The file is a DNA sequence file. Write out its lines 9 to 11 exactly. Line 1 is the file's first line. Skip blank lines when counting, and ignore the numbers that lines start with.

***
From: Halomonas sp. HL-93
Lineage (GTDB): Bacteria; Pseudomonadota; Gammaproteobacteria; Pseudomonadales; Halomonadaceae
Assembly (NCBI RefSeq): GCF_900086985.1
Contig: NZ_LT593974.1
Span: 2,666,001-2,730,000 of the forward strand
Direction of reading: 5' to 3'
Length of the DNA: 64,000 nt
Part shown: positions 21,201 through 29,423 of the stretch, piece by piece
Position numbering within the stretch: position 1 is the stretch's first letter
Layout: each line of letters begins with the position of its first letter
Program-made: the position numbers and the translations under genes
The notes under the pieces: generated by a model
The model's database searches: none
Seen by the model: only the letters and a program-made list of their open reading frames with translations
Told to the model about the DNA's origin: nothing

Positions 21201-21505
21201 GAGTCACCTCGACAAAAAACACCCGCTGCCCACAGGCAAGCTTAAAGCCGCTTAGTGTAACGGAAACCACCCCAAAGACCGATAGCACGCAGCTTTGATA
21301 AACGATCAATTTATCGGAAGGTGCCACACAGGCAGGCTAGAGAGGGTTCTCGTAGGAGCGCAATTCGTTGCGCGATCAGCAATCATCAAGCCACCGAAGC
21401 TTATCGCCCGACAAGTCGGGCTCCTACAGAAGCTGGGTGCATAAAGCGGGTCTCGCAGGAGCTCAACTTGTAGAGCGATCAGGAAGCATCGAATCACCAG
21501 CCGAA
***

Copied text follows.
Position numbering within the stretch: position 1 is the stretch's first letter
Layout: each line of letters begins with the position of its first letter
Program-made: the position numbers and the translations under genes